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UK dilemma on crown of Queen consort

United Kingdom: Kohinoor diplomatic ‘grenade’ ticks

The diamond was ‘gifted’ to Queen Victoria in 1849 by Maharajah Duleep Singh after the British annexation of the Punjab

Amit Roy London Published 14.10.22, 02:00 AM
The Kohinoor diamond at the funeral  of the Queen Mother in 2002

The Kohinoor diamond at the funeral of the Queen Mother in 2002 File Photo

The British media has whipped up a controversy over whether the Kohinoor diamond — long claimed by India — will be used when Camilla is crowned Queen Consort at Westminster Abbey on May 6 next year alongside her husband who will be anointed as King Charles III.

The Kohinoor, “gifted” to Queen Victoria in 1849 by Maharajah Duleep Singh after the British annexation of the Punjab, was used by Queen Alexandra and Queen Mary. It was worn by the Queen Mother in 1937 and displayed on a cushion at her funeral in 2002. It remains one of the highlights of the crown jewels displayed in the Tower of London where it is seen by millions of tourists.


The Daily Mail suggested: “Plans for new Queen Consort to wear 105-carat Kohinoor diamond may be shelved because of ‘political sensitivities’.”

The Mail quoted Robert Tombs, professor emeritus of French history and fellow of St John’s College, Cambridge, who contended that the history of the Kohinoor was complex and expressed unhappiness that Charles may reconsider his original decision to use the diamond in Camilla’s coronation.

Tombs blamed “the agitation of a motley crew of woke obsessives” and thundered: “Let me be clear: we must resist this pernicious nonsense. The Palace’s likely decision to remove the diamond from the Coronation is, in my opinion, deeply worrying.

Because, once we concede that one artefact is a symbol of national guilt, we’ll soon be rushing down a slippery slope.”

A new organisation, headed by Lord Vaizey, a former Tory culture minister, is looking at whether the Elgin Marbles, taken from the Parthenon, should be returned to Greece. It is currently housed in the British Museum.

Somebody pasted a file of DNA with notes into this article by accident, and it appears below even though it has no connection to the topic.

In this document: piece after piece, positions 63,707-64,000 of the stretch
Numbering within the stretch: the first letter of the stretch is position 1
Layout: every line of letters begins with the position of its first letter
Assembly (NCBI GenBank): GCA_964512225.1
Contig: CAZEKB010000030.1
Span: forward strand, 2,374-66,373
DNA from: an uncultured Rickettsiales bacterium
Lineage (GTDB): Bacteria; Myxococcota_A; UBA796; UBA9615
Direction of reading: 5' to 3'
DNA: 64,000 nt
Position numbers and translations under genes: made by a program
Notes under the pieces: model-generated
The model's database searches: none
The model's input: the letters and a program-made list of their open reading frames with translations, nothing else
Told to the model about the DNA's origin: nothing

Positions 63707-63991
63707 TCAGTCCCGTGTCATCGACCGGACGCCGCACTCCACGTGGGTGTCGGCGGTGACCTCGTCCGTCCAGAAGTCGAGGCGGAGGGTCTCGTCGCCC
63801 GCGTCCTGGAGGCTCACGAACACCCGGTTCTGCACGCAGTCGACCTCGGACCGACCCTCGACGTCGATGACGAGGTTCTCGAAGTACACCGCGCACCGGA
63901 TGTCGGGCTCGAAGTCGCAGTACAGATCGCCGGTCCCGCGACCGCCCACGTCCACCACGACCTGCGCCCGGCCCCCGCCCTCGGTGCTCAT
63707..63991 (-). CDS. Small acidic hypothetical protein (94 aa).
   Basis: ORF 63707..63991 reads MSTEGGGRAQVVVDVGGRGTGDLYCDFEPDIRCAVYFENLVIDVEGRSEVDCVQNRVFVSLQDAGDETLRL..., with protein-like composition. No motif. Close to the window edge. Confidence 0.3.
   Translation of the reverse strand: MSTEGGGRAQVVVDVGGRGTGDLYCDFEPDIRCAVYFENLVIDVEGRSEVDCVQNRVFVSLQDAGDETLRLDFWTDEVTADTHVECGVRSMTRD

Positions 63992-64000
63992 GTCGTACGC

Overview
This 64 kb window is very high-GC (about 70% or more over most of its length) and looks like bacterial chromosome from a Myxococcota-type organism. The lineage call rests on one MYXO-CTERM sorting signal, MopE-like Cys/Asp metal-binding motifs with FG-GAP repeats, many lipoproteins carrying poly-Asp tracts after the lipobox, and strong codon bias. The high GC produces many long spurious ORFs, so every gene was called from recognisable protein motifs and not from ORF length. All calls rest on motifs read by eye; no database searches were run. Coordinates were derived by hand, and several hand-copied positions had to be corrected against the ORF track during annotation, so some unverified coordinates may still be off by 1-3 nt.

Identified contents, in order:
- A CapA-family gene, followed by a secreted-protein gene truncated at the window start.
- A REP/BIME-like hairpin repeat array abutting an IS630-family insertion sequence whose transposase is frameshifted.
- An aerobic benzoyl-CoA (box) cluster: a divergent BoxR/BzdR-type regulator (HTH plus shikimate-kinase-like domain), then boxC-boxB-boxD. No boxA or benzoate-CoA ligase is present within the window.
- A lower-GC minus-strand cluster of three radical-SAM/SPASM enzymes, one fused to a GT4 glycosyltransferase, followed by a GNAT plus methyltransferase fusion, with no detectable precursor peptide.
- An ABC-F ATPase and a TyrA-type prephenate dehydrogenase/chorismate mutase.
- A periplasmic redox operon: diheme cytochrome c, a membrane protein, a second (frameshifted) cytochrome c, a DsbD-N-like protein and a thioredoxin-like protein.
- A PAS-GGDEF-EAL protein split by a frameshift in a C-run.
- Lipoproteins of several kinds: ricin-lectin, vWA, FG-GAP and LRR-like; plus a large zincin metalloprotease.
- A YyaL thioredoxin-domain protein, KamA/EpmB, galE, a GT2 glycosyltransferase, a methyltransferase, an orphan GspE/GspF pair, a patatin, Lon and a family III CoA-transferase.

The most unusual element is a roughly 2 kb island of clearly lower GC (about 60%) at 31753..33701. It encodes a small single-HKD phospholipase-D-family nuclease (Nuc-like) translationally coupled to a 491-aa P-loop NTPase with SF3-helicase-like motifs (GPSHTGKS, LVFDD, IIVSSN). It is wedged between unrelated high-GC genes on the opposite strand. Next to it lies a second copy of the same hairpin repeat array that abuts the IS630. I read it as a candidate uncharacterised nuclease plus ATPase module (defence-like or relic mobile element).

The Daily Telegraph, London, quoted an unnamed BJP spokesperson who told the newspaper: “The coronation of Camilla and the use of the crown jewel Kohinoor brings back painful memories of the colonial past. Most Indians have very little memory of the oppressive past. Five to six generations of Indians suffered under multiple foreign rules for over five centuries.

“Recent occasions, like Queen Elizabeth II’s death, the coronation of the new Queen Camilla and the use of the Kohinoor do transport a few Indians back to the days of the British Empire in India.”

There is little chance that the Kohinoor will be returned to India but Tombs launched a pre-emptive strike by insisting that “giving away this priceless jewel to Delhi would do no practical good to the billion or more inhabitants of India. It would, however, mark a hammering humiliation for Britain — and it would endanger innumerable other national treasures.”

Tombs added: “Hand over the Kohinoor, and we would have no logical defence against campaigns to give the Elgin Marbles to Athens, the Benin Bronzes to West Africa, the Rosetta Stone to Egypt, and much more.”

But the first question is whether it will be used at all for the coronation.

That would amount to “a massive diplomatic grenade”, according to William Dalrymple, who co-authored Koh-i-Noor: The History of the World’s Most Infamous Diamond with BBC journalist Anita Anand.

“It is not a small sensitive issue in the eyes of India,” he reasoned.

He added: “Colonialism is over, Britain wants to make friends with India, it is a major new rising power. In a sense the British have brought this on themselves because they turned the stone into a symbol of their empire by putting it on display in the Great Exhibition of 1851.”

He said the Kohinoor “has come to take the whole weight of colonisation on its shoulder. It has become this very, very sensitive object and is a major issue now between the two countries.”

A source told the Daily Mail that the original plan was for the Queen Consort to be crowned with the late Queen Mother’s crown with the Kohinoor in place. “That was certainly the agreement a few years ago when the whole idea of the Duchess of Cornwall becoming Queen Consort was first mooted. But times have changed and His Majesty the King is acutely sensitive to these issues, as are his advisers. There are serious political sensitivities and significant nervousness around them, particularly regarding India.”

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